being 3/16 -in. stove bolts with lock washers.
The bends, to make the peculiar shape of what may be called the trigger. must be
made accurately, to ensure the proper adjustment and operation of the mechanism, hence the working details must be observed.
The lever is attached, at H, Fig. 5, to the right brake beam, the short piece J being coupled to the trigger at K. and to the
left beam; stove bolts with locknuts being used throughout.
The automatic release, Fig. 6, consists of an 8 in. auxiliary wheel
supported in a U-shaped bracket made of channel iron. 6 in. long on each leg. A 1 in. slot, wide enough to permit the shaft of
the small wheel to slide freely in it, is cut in each leg. The bracket is fastened to the cap on the draw head with a machine
screw. The sides of the channel are filed at an angle to fit the cap snugly when the bracket, drawbar, and braces are joined.
They should be joined so that the longer sides of the triangle formed are equal.
The braces are made of iron rod having eyes formed in their lower ends to fit the wheel shaft. They are flattened on the opposite ends for
bolting to the tongue sections, their length being such that the center of the shaft will be about 13 in. from the point at which they bolt to the tongue.
If the parts are set properly the auxiliary wheel will work freely in the slots, the natural spring in the brace rods tending to
hold the wheel at the bottom. The release-catch feature is simple. At a point 8 1/2 in. from the front member of the frame, two holes
are drilled and tapped for machine screws.
Two plates, L and M, Fig. 7, one 2 3/4 in. long. 1 1/2 in. wide, and 1/16 in. thick, and the other
2 3/4 in. long, 3/4 in. wide, and 1/4 in. thick, are attached to the tongue by the screws as shown. A small piece of metal N, is placed on top
of the thicker plate, to prevent the trigger from rising out of place when the catch O is pushed up. A carriage bolt, P, is screwed into
the plates at their center, with a locknut to hold it on the underside. The catch O is drilled to permit free action on this bolt. A light
spring is placed between the catch 0 and the head of the bolt. The release is fastened to the braces by means of a strap and stove bolts, as
shown in Fig. 6.
The action of the automatic trailer brake is as follows: When the trailer is released from the motor the tongue drops; the auxiliary wheel,
coming in contact with the road, rises in its slots, pushing the catch up to clear the trigger, and a coiled spring at the middle draws the
brake beams into action. This spring does not hold the brakes in contact with the wheels, but merely starts the action. The braking power is
derived from the back pressure on the rod braces. which is communicated to the lever arrangement on the brake beams. The greater the weight
pressing down on the auxiliary wheel the greater the braking power.
The design of the motorcyle trailer body and the arrangement of the covers to form tables
are shown in Fig. 8. The dimensions of the box are such that it will fit snugly in the chassis frame. It is made of 1/2 in. lumber with corner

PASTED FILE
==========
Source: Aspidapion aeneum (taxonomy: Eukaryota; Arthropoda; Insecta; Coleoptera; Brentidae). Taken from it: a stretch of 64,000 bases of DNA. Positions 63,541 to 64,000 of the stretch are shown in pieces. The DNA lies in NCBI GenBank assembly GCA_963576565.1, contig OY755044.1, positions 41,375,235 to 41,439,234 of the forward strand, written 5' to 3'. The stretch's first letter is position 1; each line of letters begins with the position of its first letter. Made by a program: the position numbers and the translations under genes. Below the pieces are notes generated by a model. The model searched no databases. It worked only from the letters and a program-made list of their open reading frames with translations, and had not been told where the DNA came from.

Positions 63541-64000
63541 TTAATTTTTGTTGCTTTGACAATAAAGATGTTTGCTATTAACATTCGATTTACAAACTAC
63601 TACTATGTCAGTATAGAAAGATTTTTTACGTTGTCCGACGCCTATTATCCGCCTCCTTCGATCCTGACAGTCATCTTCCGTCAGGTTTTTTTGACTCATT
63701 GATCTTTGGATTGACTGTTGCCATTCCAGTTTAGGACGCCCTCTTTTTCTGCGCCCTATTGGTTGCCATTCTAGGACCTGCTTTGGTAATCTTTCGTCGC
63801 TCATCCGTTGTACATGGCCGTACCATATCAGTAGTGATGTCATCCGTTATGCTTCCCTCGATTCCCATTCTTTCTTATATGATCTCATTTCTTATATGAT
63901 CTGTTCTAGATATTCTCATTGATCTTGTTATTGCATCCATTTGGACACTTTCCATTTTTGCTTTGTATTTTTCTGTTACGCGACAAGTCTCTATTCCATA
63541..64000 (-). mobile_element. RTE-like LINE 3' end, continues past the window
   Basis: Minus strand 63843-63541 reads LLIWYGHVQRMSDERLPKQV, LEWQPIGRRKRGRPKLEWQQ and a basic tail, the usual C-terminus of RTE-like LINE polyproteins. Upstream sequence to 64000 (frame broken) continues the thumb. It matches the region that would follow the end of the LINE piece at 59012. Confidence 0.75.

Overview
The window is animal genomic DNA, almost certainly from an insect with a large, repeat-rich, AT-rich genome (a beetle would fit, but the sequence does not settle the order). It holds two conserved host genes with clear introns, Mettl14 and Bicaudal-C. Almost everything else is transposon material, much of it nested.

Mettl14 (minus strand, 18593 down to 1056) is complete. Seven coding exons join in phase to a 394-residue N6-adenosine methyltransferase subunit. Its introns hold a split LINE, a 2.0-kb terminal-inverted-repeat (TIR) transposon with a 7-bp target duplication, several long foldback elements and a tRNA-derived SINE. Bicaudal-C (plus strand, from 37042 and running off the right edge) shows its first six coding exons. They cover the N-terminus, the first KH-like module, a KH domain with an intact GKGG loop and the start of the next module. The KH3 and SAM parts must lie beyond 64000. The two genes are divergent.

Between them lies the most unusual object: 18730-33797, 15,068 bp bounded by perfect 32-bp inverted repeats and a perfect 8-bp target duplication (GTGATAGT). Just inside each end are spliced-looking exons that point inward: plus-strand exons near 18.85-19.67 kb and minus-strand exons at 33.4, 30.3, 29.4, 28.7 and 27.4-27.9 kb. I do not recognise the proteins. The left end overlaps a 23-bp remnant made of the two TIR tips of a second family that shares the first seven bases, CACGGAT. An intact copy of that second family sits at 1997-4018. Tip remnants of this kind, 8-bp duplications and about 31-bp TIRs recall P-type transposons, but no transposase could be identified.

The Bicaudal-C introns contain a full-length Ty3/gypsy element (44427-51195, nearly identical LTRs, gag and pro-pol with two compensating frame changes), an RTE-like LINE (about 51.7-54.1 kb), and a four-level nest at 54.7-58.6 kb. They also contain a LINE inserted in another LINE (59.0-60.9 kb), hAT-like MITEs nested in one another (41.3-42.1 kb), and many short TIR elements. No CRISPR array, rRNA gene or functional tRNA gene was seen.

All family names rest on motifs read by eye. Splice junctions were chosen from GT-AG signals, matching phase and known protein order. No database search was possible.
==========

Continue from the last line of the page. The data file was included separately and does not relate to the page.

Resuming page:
and edge strips to reinforce the joints. The inside edges of the strips are beveled to give a neat appearance to the panels. The box is
water-tight, 13 in. deep at the center and 11 1/2 in. at the ends, the floor resting on the side members of the frame and on the tongue at
A tank, 17 in. long, 10 in. wide, and 4 in. high, of 3-gal. capacity, for a gasoline supply, is set in the rear of the body.
It is held in place with cleats, and is made of galvanized iron, with reinforcing plates on the ends.
The front cover is so arranged that it can be attached to the rear of the body for use as a mess table, and for photographic purposes.
Folding standards, at the end of the tongue, at the rear of the chassis and under the table, together with the brake make the whole stand firmly.
When the table is used for photographic purposes the rear cover, which is hinged to the body, is braced in a vertical position, as in Fig. 9.
A collapsible wire frame is attached to the cover by means of screw eyes, on the underside, and a light-proof bag, large enough to enclose the
table and the operator, forms a dark room. As it is used only at night, it is satisfactory for this kind of work.
As the motorcycle was electrically equipped for lighting, a small lamp, not shown in the illustration, was bracketed to the rear of the body.
The feed wires were conducted to the end of the tongue, where slip connections were provided to connect with a terminal on the motor draft rigging.
A long extension cord was provided, permitting the motor to be set at a distance from the car when in camp. The lamp proved to be convenient, being used
as a tail light for night traveling, as a dark-room light, and as a table lamp, when the red lens was removed.
The method of coupling the trailer to the motorcycle is shown in Fig. 10. As slightly differing methods will be necessary with varying types of
motorcycles, it is offered as a suggestion only. The motorcycle which was used to tow the trailer was provided with sidecar lugs immediately forward
of the rear axle, and with small luggage carrier lugs on the rear forks. A U-shaped piece of strap iron, 1 1/4 in. long and 1/4 in. thick,
was bolted to the sidecar lugs at such an angle that the draw head of 5/16 in. by 1-in. steel, bolted at the center, would hold the
trailer horizontal. The upward thrust of the trailer was prevented by the U-piece resting against the nuts on the rear axle of the motor,
the downward thrust being held with 1/4-in. stay rods running from the lugs, on the rear forks, to the outer curve of the U-piece.